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10 things that self-managing landlords need to consider: Part three

21 October 2015 Dave Skow

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s part of my prospecting plan, I am actively seeking and talking to landlords who self-manage their portfolio.

When asked why they self-manage, aside from the few who have had a poor experience with a managing agent in the past, the major reason is to save on fees. Here is the third and final blog of my three-part series on how to win over a self-managing landlord:

  1. How good is the landlord at record keeping? Sure, it is easy enough to set up an excel spreadsheet to keep track of rental payments received and even to download a copy of the relevant state's tenancy agreement, but the requirement for good record keeping goes much further than this. Does the landlord know what notices are required to be given to a tenant in writing? How they can be properly served? How in-depth their entry condition report would be? How much time and effort would it take for them to ensure all of their Is are dotted and Ts crossed? This is an excellent point to make when justifying your fee – there is actually a lot of work involved in effectively managing an investment property!
  2. How much will the landlord save, after tax, by managing the tenancy themselves? In my market, based on our average fee and average rental price per week, we collect around $110+GST per property, per month. Which, when broken down, is only $25 per week, or $3.60 per day. They probably pay the same amount over the course of a year to their mechanic to maintain their vehicle – if they aren't going to service their own car, then why on earth would they want to manage their own property, which is worth exponentially more!
  3. Once the potential stress is taken into account, is the landlord's time worth more, or better spent, on other priorities? Let's say for example, over the course of a year, after undertaking four routine inspections, arranging repairs, liaising with the tenants, attending inspections with prospective tenants when the properties are vacant and staying on top of the required paperwork, that a landlord would spend around 20-30 solid hours on managing their investment property – using the same example on costs above, they are doing this work for around $55 per hour. It is a pretty easy sell to convince a landlord that for that price, they can spend the time with their family, jet setting around the world, or even attending their regular job or business and earning at least the same!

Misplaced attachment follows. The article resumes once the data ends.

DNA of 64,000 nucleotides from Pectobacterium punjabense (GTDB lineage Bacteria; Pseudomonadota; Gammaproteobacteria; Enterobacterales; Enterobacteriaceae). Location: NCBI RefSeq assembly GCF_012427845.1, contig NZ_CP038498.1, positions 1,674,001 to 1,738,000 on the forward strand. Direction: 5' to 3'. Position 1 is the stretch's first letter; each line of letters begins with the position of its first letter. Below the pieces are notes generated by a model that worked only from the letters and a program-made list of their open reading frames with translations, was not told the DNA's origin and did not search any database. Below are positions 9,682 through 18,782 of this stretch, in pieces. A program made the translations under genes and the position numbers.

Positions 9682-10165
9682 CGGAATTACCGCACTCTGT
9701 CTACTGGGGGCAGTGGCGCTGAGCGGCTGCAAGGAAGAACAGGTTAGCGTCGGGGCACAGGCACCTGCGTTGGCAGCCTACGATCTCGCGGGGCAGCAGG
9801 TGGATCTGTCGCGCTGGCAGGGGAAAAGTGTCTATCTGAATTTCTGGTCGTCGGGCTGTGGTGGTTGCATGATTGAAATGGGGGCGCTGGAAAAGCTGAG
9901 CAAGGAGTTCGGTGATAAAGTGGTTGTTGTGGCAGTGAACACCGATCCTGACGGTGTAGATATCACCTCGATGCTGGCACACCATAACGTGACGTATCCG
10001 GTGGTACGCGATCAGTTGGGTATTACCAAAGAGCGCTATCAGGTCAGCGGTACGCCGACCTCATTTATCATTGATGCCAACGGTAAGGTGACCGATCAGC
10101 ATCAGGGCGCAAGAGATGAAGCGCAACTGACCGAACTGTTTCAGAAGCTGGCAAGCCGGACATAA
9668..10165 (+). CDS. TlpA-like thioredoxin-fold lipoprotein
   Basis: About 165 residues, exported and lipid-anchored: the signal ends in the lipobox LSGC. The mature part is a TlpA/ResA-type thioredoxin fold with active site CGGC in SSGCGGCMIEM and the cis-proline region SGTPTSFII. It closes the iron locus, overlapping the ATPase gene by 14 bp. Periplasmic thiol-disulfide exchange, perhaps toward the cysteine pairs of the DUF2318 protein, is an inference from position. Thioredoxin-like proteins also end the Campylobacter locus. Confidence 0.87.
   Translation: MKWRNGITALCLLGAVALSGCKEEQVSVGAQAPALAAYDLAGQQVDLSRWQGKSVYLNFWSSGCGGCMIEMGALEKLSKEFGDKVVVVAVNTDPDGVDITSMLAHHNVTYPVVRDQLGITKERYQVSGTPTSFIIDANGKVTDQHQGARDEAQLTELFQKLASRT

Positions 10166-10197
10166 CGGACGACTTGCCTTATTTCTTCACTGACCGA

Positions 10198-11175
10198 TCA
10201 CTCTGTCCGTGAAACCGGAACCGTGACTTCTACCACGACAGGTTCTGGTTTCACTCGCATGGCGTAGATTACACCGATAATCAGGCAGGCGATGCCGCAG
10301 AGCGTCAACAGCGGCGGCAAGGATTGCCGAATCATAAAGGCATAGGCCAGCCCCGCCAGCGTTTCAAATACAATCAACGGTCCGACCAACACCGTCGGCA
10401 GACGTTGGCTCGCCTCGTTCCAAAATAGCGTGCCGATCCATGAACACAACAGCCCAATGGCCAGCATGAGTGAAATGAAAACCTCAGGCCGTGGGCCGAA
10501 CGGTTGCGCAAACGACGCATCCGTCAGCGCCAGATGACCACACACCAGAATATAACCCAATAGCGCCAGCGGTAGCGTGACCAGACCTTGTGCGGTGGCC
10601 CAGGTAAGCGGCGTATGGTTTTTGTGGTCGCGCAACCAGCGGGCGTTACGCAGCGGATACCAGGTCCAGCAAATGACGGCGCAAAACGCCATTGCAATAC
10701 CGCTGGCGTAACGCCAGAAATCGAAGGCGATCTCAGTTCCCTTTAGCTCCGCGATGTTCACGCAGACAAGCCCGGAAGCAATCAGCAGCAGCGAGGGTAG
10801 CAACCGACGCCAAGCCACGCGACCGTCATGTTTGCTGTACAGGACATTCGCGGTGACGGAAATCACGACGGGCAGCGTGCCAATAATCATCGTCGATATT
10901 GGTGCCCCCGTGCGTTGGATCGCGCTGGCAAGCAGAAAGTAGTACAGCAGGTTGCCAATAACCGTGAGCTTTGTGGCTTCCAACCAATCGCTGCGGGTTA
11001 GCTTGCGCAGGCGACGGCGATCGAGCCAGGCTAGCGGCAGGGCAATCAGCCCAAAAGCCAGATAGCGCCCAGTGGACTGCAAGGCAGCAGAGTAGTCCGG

While you won’t win everyone over and there will always be the naysayers who believe we charge exorbitant fees for doing very little, the points I raise with self-managing landlords are quite often points that they have never considered. And as with anything, it isn't until the proverbial hits the fan that many self-managing landlords realise that there is actually a fair bit involved in the effective management of an investment property. So do your best to talk to as many of these landlords as possible, with the view to provide them with some no-pressure information about what it is that we as property managers can actually do for them – you may be surprised with the opportunities you are able to realise as a result.

10 things that self-managing landlords need to consider: Part three
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From humble beginnings as the office boy in a small independent agency when he finished high school, Dave Skow has forged a solid career in the real estate industry over the last 15 years.

Opening Wagga Property Management in January 2014, Dave has built a solid property management specialist agency experiencing net growth of over 300 properties in its first 18 months. Continuing to enjoy unprecedented growth for an independent, property-management-only agency, WPM was recently awarded as the best Property Management Agency in NSW at the Investors Choice Awards.

Dave is recognised as a leader in property management and business development, and he’s regularly featured in industry publications as well as presenting at events such as the BDM Academy Innovate conference.

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